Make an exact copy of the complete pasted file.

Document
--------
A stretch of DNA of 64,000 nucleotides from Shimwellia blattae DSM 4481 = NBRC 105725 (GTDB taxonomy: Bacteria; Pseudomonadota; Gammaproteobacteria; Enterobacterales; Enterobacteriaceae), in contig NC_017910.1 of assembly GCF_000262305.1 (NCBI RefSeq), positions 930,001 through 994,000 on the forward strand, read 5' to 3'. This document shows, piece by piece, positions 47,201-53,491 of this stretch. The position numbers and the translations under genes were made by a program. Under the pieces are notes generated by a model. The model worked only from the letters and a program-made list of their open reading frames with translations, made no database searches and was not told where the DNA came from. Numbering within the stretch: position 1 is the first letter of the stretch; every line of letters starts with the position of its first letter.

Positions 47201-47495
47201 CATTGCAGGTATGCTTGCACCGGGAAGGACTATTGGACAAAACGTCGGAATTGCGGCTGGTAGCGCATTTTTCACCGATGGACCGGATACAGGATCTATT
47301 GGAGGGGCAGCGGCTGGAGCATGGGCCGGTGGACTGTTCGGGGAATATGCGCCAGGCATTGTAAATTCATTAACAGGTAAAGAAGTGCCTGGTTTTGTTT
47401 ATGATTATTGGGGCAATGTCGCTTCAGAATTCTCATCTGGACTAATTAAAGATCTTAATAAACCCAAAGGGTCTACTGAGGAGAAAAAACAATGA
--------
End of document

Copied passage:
A stretch of DNA of 64,000 nucleotides from Shimwellia blattae DSM 4481 = NBRC 105725 (GTDB taxonomy: Bacteria; Pseudomonadota; Gammaproteobacteria; Enterobacterales; Enterobacteriaceae), in contig NC_017910.1 of assembly GCF_000262305.1 (NCBI RefSeq), positions 930,001 through 994,000 on the forward strand, read 5' to 3'. This document shows, piece by piece, positions 47,201-53,491 of this stretch. The position numbers and the translations under genes were made by a program. Under the pieces are notes generated by a model. The model worked only from the letters and a program-made list of their open reading frames with translations, made no database searches and was not told where the DNA came from. Numbering within the stretch: position 1 is the first letter of the stretch; every line of letters starts with the position of its first letter.

Positions 47201-47495
47201 CATTGCAGGTATGCTTGCACCGGGAAGGACTATTGGACAAAACGTCGGAATTGCGGCTGGTAGCGCATTTTTCACCGATGGACCGGATACAGGATCTATT
47301 GGAGGGGCAGCGGCTGGAGCATGGGCCGGTGGACTGTTCGGGGAATATGCGCCAGGCATTGTAAATTCATTAACAGGTAAAGAAGTGCCTGGTTTTGTTT
47401 ATGATTATTGGGGCAATGTCGCTTCAGAATTCTCATCTGGACTAATTAAAGATCTTAATAAACCCAAAGGGTCTACTGAGGAGAAAAAACAATGA